Gun licence applicants will be required to undergo medical checks as part of new measures introduced following the Plymouth shooting.
The home secretary announced that doctors will have to assess the mental health of those applying for a firearms licence and tell police whether candidates have “any relevant medical conditions”.
Priti Patel said police will have a “legal duty” to consider the new statutory guidance when it is published in the coming weeks.
“We must do all that we possibly can to avoid something like this happening again,” she said.
All forces in England and Wales have been asked to review their current firearm application processes and assess whether they need to revisit any existing licences after police came under criticism for allowing the Plymouth attacker to own a gun.
The apprentice crane operator had used a local telephone helpline during the pandemic to request mental health support.
Prospective gun owners will also have their social media activity reviewed amid concerns that Davison’s accounts suggested an obsession with “incel” culture.
The “involuntarily celibate” online movement involves men who express hostility and extreme resentment towards those who are sexually active, particularly women.
The subculture has now been associated with at least six mass shootings and the murder of 46 people in the US.
Davison’s YouTube account also showed that he had liked several videos related to guns and had subscribed to channels with firearms content, including “God family and guns” and “The Gun Collective”.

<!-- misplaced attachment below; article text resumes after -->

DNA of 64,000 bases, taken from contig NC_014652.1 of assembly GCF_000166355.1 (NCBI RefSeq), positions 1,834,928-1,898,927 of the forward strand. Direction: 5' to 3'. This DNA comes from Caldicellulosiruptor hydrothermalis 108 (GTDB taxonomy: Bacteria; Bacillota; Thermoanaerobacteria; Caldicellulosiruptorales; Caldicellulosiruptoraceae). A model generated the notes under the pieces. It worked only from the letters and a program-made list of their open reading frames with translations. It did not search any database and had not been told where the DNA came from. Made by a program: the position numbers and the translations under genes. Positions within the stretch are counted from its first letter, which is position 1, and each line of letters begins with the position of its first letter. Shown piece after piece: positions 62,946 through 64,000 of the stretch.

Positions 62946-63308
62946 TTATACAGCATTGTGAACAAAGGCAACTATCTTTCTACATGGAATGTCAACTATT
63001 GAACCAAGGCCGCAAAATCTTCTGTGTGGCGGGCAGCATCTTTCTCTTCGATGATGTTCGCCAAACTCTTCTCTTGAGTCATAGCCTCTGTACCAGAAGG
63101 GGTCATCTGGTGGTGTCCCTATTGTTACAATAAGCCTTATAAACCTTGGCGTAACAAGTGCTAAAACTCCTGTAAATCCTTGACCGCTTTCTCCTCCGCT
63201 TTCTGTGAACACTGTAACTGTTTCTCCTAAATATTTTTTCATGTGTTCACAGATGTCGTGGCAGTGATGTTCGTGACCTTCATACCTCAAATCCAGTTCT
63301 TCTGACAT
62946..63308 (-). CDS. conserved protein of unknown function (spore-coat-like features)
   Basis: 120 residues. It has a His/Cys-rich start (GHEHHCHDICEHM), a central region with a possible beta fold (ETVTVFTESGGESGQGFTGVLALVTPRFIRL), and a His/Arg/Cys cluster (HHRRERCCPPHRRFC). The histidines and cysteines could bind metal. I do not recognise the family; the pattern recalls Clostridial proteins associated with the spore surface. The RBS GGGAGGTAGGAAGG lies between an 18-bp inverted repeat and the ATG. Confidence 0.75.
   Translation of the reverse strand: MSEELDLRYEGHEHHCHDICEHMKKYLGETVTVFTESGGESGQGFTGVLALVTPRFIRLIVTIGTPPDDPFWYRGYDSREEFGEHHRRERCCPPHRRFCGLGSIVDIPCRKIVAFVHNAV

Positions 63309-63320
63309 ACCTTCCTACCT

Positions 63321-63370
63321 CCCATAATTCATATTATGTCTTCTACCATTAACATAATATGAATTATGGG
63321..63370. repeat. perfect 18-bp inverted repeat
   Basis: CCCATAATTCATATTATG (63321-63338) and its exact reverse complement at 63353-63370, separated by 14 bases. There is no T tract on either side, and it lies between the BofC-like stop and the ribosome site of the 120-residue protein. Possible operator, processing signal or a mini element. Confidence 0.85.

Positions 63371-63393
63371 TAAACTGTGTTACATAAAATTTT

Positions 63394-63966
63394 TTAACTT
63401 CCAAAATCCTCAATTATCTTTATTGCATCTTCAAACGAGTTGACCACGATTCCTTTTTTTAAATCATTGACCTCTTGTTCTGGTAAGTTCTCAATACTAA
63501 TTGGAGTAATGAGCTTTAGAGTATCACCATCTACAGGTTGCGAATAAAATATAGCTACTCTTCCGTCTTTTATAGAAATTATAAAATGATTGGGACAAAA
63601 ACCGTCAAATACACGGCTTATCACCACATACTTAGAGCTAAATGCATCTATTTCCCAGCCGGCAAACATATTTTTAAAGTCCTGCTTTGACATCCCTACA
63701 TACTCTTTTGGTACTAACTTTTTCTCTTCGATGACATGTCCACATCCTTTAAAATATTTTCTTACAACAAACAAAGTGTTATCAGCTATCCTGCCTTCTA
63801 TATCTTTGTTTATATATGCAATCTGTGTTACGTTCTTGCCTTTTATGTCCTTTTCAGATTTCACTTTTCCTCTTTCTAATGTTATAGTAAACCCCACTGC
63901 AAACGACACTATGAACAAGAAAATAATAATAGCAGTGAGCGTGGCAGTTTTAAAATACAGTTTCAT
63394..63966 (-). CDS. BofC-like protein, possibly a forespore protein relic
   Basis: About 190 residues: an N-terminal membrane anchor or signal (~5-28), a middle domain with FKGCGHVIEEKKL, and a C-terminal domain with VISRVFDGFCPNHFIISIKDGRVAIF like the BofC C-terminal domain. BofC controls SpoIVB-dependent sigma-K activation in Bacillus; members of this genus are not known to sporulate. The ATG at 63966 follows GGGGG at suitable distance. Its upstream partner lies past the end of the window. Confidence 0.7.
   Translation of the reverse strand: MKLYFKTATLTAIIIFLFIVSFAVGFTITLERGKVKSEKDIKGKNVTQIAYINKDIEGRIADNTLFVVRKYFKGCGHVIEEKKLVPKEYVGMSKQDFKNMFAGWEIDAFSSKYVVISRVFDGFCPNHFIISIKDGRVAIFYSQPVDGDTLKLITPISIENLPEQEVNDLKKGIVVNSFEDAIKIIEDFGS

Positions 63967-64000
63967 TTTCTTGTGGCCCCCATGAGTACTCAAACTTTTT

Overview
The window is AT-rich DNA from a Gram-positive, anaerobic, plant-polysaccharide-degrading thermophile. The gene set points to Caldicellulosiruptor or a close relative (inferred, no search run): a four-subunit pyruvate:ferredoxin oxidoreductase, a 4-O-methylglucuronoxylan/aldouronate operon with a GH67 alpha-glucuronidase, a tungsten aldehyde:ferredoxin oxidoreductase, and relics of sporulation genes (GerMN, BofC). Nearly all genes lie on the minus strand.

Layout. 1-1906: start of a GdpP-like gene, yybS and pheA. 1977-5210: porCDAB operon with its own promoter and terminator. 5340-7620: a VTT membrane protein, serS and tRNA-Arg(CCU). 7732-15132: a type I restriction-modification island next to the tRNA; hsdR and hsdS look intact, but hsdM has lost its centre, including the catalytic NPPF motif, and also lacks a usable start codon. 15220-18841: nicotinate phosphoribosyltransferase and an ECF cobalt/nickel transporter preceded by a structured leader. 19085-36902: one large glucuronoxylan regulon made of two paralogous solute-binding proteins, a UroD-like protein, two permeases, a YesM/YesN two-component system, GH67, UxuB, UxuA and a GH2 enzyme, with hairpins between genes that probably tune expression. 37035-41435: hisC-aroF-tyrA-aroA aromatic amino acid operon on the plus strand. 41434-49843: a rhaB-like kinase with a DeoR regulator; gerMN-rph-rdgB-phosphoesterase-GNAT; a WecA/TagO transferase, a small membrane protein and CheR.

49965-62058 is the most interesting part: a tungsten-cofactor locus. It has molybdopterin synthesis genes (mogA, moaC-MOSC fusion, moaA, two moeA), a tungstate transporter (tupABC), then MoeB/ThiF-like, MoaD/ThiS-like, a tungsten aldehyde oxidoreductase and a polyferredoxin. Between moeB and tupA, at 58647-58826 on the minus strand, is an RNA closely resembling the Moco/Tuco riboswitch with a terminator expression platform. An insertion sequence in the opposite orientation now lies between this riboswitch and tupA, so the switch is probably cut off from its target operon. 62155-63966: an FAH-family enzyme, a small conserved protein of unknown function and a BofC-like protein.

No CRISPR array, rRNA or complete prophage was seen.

The police watchdog is already investigating the Devon and Cornwall force over Davison’s possession of a shotgun and shotgun certificate, which were returned to him last month.
They had been confiscated last December following an assault three months earlier.
In a written statement to Parliament, Ms Patel said the new rules draw on “previous lessons learned” and “will ensure better consistency and improved standards across police firearms licensing departments”.
“The UK has some of the strictest gun control legislation in the world and comparatively low levels of gun crime,” she said.
“Yet while tragedies like last Thursday’s are rare, their impact is profound.
“We constantly assess what sensible and proportionate steps we can take to help prevent such terrible loss of life.”
She said police continue to investigate whether Davison’s rampage was terrorism-related amid calls for it to be reclassified as a terror attack due to its links with the incel movement.
The home secretary said the legal definition is “sufficiently broad” to “capture modern causes of terrorism, including ‘incel’ violence” – but that the decision is for police, not the government.